Published on February 11th, 2014 | by Guest Author0
Industrial Chemicals Still Showing Up in West Virginia Water (and More Ways You Can Help)
You could certainly be forgiven for thinking everything’s been cleared up with the spill of industrial chemicals in West Virginia’s Elk River last month; the mainstream media has certainly moved on to other, more pressing stories… you know, like the toilets in Sochi, Russia. Despite the general lack of coverage, the safety of drinking water in Charleston and surrounding areas is far from certain: as the article below from Environmental News Service notes, testing is still finding Crude MCHM in drinking water. Yes, we’re talking about small amounts… but would you want be the first to switch back to tap water knowing this?
There’s plenty of blame to go around, from the company that spilled the chemicals themselves to the broader, historic lack of transparency from most facets of the coal mining industry. I certainly support those trying to get to the bottom of this, and will let them do their work. In the meantime, I want to continue to recognize efforts to help West Virginians who are afraid for their families’ health and safety. A few more resources:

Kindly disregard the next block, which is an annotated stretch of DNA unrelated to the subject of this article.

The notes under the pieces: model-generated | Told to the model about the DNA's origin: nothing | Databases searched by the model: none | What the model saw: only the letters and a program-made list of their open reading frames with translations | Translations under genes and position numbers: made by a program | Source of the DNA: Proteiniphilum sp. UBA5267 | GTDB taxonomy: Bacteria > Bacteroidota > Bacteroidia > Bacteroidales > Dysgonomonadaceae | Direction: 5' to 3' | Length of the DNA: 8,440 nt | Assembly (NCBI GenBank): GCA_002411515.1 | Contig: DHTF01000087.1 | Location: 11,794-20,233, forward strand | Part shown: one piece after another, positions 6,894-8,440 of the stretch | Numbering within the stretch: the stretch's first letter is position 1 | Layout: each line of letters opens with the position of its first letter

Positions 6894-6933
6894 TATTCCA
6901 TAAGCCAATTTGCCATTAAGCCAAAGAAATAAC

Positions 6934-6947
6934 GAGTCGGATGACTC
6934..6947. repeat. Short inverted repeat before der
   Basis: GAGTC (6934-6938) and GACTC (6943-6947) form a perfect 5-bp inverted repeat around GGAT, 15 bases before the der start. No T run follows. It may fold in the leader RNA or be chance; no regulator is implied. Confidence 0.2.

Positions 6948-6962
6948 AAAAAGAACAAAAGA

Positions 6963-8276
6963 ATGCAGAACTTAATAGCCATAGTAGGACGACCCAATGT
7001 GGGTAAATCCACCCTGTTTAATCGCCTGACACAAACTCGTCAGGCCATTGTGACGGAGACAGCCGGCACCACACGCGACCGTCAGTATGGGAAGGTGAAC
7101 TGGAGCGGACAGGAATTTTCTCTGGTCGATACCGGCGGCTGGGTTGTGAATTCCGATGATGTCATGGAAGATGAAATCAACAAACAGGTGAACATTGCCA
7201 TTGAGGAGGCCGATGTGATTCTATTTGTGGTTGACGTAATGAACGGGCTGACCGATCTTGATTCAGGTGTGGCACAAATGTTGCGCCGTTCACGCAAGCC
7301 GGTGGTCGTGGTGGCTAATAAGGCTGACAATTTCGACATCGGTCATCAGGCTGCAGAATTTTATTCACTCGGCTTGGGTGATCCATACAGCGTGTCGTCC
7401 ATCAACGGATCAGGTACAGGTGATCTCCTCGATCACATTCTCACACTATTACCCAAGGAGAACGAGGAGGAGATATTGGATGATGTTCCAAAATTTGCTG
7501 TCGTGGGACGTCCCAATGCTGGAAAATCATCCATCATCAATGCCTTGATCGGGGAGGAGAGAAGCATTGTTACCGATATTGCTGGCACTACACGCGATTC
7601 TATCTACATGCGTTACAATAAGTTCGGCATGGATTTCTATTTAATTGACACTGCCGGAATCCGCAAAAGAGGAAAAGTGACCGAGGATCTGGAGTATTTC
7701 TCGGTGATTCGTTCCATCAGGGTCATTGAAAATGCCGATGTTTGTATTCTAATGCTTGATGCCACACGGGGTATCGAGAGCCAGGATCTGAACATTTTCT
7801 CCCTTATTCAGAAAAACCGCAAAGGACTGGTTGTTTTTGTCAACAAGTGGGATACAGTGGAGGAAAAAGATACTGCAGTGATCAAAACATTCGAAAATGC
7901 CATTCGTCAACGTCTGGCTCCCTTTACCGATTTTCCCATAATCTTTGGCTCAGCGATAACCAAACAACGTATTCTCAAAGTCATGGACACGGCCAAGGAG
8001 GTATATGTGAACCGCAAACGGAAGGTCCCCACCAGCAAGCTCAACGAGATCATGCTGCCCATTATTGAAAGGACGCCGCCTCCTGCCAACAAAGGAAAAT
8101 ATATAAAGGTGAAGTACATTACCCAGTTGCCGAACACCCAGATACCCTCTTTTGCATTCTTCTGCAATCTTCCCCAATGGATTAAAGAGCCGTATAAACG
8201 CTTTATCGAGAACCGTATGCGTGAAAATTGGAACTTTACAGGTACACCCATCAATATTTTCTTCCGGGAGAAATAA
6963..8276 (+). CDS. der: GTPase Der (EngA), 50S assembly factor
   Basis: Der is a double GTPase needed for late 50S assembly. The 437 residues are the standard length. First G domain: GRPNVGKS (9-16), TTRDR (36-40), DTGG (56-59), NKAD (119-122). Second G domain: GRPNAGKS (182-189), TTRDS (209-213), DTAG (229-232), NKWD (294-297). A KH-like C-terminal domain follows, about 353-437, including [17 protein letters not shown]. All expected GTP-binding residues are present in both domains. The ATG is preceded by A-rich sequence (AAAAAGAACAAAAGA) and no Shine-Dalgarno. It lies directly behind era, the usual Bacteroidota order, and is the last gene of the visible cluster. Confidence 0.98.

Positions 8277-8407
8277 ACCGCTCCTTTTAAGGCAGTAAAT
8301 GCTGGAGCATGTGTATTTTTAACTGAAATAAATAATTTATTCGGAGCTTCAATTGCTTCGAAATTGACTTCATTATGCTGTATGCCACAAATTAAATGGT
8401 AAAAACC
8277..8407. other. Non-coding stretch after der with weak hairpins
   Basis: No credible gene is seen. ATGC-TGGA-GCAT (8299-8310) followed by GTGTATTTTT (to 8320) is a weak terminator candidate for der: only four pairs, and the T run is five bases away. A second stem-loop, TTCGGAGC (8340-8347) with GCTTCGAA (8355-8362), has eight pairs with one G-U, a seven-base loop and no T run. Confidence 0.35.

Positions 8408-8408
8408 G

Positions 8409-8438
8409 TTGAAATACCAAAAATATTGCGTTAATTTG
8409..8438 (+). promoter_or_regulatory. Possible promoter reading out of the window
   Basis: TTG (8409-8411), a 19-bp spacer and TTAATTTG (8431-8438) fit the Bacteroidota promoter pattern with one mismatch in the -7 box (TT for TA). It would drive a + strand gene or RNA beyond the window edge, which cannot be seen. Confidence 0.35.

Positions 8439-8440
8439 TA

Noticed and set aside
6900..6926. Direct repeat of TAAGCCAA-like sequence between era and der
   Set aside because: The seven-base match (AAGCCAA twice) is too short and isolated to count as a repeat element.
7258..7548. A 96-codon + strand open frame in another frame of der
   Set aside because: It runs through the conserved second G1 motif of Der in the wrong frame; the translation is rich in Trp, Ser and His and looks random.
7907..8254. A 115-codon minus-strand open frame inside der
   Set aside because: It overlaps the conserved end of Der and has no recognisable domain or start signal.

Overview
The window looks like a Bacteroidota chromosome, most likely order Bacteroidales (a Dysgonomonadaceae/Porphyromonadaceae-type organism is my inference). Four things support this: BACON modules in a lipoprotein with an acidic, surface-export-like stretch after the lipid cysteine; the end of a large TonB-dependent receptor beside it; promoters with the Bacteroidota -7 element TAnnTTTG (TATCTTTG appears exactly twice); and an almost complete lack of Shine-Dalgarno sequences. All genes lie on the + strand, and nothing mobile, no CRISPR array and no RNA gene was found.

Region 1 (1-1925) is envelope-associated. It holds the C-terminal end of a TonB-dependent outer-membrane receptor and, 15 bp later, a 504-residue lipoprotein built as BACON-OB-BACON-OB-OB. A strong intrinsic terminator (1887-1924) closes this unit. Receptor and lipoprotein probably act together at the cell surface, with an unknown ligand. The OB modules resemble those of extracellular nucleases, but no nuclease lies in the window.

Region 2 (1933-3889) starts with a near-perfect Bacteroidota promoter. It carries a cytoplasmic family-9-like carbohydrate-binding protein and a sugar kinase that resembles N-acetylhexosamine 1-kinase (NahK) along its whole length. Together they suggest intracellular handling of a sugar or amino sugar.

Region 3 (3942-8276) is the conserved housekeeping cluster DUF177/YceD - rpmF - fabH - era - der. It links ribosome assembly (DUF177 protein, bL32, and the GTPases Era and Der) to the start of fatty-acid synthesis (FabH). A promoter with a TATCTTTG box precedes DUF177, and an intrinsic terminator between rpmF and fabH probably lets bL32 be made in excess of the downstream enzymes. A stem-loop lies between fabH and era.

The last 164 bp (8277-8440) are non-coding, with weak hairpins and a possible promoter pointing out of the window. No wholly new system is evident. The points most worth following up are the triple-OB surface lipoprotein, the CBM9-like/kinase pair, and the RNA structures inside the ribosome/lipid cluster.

- Researchers from the University of South Alabama have been on the ground in Charleston conducting water tests, and would like to return to do more in-home water testing. They’ve set up a donation page to crowdfund this portion of their work; they’ve already received some grant funding from the National Science Foundation.
- If you want to keep an eye on what’s happening on the ground in Charleston in terms of responding to this crisis, I’ve yet to find a better source than Our Water WV. “Independent West Virginians” Cathy Kunkel, Bill Howley, and Caitlin Howley aren’t missing much in terms of political action (or lack thereof), and citizens’ responses to the crisis.
Got other news from the Charleston area about the water situation? Know of ways the rest of us can help out West Virginias still dealing with this crisis? Let us know about them.
CHARLESTON, West Virginia, February 7, 2014 (ENS) – Crude MCHM, one of two chemicals that leaked into West Virginia’s Elk River last month, was detected in the water supply of George Washington High School this morning, according to Kanawha-Charleston…